Six atoms in quantum 'cat' state

Researchers from the U.S. National Institute of Standards and Technology (NIST) report that they have demonstrated for the first time that six ions could collectively spin clockwise and counterclockwise at the same time. This 'cat' state could lead to new applications in quantum computing and cryptography.

In this news release, researchers from the U.S. National Institute of Standards and Technology (NIST) report that they have demonstrated for the first time that six charged atoms of beryllium, or ions, could collectively spin clockwise and counterclockwise at the same time. This so-called Schrödinger 'cat' state could lead to new applications in quantum computing and cryptography, as well as ultra-sensitive measurement techniques.

First, here is some background about what is called the Schrödinger's cat state.

The ability to exist in two states at once is another peculiar property of quantum physics known as "superposition." The NIST ions were placed in the most extreme superposition of spin states possible with six ions. All six nuclei are spinning in one direction and the opposite direction simultaneously or what physicists call Schrödinger cat states. The name was coined in a famous 1935 essay in which German physicist Erwin Schrödinger described an extreme theoretical case of being in two states simultaneously, namely a cat that is both dead and alive at the same time.

Below is an image showing how six charged atoms are at the same time spinning clockwise and counterclockwise (Credit: Bill Pietsch, Astronaut 3 Media Group, Inc., for NIST).

Six atoms in 'cat' state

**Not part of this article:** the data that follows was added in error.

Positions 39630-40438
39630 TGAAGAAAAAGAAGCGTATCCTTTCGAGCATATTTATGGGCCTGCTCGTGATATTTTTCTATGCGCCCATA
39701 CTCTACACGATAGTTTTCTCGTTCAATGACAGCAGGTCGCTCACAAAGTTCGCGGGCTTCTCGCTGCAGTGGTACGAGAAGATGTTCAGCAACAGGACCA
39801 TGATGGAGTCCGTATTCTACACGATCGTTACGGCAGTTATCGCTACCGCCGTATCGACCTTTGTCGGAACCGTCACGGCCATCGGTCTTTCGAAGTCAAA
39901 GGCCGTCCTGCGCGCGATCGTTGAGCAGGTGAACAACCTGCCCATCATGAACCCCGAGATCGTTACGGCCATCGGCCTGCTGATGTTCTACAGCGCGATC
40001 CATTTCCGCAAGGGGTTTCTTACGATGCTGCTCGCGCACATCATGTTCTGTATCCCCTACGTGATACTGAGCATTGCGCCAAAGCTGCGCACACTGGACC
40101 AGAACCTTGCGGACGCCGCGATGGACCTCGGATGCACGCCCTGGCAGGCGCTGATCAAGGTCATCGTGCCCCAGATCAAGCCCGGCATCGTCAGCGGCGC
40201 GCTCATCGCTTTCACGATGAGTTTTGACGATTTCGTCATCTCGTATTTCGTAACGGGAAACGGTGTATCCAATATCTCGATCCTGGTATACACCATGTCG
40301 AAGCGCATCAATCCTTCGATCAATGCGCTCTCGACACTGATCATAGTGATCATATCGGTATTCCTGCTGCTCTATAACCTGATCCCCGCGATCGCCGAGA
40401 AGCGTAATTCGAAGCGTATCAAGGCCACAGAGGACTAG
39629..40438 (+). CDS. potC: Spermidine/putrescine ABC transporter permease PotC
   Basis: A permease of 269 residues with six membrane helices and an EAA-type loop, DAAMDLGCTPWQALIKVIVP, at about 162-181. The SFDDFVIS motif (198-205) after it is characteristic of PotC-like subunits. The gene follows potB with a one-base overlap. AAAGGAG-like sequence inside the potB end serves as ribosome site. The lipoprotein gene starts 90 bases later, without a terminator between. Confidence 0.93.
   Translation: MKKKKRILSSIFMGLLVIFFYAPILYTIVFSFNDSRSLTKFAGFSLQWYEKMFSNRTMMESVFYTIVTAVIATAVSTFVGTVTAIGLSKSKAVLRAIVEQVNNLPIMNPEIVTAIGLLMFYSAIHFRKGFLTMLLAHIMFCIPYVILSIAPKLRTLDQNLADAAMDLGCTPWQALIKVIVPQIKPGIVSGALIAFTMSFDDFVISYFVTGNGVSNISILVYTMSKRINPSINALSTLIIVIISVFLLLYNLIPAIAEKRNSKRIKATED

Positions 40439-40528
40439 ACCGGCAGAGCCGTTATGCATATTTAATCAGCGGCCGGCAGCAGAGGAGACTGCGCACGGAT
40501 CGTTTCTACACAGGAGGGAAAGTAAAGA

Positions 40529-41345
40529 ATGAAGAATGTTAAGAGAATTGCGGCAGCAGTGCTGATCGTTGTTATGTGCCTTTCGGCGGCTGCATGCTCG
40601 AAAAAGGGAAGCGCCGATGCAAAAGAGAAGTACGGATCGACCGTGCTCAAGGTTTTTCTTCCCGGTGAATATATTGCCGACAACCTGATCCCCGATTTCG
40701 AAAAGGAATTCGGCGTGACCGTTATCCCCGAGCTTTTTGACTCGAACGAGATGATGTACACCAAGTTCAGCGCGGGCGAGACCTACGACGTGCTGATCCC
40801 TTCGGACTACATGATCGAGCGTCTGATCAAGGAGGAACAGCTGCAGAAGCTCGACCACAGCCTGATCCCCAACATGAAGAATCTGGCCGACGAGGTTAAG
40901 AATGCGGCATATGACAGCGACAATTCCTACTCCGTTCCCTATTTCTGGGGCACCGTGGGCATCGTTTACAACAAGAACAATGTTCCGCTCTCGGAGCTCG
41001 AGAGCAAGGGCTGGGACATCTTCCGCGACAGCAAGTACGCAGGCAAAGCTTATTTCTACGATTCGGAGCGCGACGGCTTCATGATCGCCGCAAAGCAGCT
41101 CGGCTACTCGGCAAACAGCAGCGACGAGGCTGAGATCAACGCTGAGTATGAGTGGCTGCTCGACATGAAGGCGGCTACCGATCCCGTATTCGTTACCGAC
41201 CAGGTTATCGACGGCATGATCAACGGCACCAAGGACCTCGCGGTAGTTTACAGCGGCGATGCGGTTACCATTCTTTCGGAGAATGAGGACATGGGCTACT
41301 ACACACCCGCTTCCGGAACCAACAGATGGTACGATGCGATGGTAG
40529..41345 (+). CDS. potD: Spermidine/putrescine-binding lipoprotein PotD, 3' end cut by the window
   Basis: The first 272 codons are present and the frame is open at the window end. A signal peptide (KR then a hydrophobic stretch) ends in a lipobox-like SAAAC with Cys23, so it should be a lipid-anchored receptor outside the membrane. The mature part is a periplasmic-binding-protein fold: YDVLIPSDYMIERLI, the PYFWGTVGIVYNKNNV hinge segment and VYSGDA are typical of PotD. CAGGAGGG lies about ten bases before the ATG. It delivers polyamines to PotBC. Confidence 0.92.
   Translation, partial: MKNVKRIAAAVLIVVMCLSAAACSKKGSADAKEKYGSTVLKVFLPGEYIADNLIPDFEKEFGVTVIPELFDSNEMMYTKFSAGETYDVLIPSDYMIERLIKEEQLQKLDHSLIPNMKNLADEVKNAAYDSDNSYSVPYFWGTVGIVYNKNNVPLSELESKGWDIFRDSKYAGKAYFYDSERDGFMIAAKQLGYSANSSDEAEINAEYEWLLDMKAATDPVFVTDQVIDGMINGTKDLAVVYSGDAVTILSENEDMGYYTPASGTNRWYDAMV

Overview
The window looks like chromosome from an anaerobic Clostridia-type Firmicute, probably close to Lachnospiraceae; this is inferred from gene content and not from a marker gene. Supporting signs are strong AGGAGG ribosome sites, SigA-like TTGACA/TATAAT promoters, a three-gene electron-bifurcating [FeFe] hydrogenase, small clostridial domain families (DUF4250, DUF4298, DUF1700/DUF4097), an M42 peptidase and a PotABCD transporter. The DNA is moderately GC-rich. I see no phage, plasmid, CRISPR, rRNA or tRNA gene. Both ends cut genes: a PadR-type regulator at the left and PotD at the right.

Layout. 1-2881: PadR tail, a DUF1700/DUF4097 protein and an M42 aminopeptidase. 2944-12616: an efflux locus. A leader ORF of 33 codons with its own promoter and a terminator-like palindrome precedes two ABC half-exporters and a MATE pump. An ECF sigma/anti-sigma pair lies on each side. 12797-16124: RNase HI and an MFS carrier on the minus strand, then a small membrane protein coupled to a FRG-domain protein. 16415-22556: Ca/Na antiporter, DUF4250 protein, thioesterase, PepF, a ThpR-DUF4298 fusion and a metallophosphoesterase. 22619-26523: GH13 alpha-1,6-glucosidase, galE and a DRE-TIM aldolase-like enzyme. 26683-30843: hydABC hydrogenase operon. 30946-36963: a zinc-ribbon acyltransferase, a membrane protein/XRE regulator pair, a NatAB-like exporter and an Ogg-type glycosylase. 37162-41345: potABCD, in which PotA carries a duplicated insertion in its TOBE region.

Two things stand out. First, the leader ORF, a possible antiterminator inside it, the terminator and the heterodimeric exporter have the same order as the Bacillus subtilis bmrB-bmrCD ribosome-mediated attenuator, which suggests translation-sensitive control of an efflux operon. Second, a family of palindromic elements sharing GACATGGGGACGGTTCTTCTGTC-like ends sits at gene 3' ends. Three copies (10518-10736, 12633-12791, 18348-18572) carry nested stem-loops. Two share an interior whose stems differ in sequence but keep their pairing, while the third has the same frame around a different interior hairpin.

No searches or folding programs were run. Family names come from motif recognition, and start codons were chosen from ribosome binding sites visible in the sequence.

For your viewing pleasure, here are two links to a larger version and to a short animation simulating six entangled ions in simultaneous 'cat' states (QuickTime format).

Here are some details about the experiment.

In the NIST experiment, the ions are held a few micrometers apart in an electromagnetic trap. Ultraviolet lasers are used to cool the ions to near absolute zero and manipulate them in three steps. To create and maintain the cat states, the researchers fine-tuned trap conditions to reduce unwanted heating of the ions, improved cooling methods, and automated some of the calibrations and other formerly manual processes. One run of the experiment takes about 1 millisecond; the cat states last about 50 microseconds (about 1/20 as long). The team ran the experiment successfully tens of thousands of times, including numerous runs that entangled four, five, or six ions.

But what will this be useful for?

Entanglement and superpositions are being exploited in laboratories around the world in the development of new technologies such as quantum computers. If they can be built, quantum computers could solve certain problems in an exponentially shorter time than conventional computers of a similar size.

But this also could be useful for other applications.

The entangled cat states created by the NIST researchers also might be used to improve precision instruments, such as atomic clocks or interferometers that measure microscopic distances, offering the possibility of better magnetic field sensors, or (for fixed external magnetic fields) better frequency sensors, which are components of atomic clocks.

This research work has been published by 'Nature' under the title "Creation of a six-atom 'Schrödinger cat' state" (Volume 438, Number 7068, Pages 639-642, December 1, 2005). Here is a link to the first paragraph of this letter to the editors of the scientific journal.

And if you want to learn more about these experiments, you'll see at the bottom of this page at NIST how the scientists created entangled cat states with six ions.

Sources: NIST news release, via EurekAlert!, November 30, 2005; and various web sites

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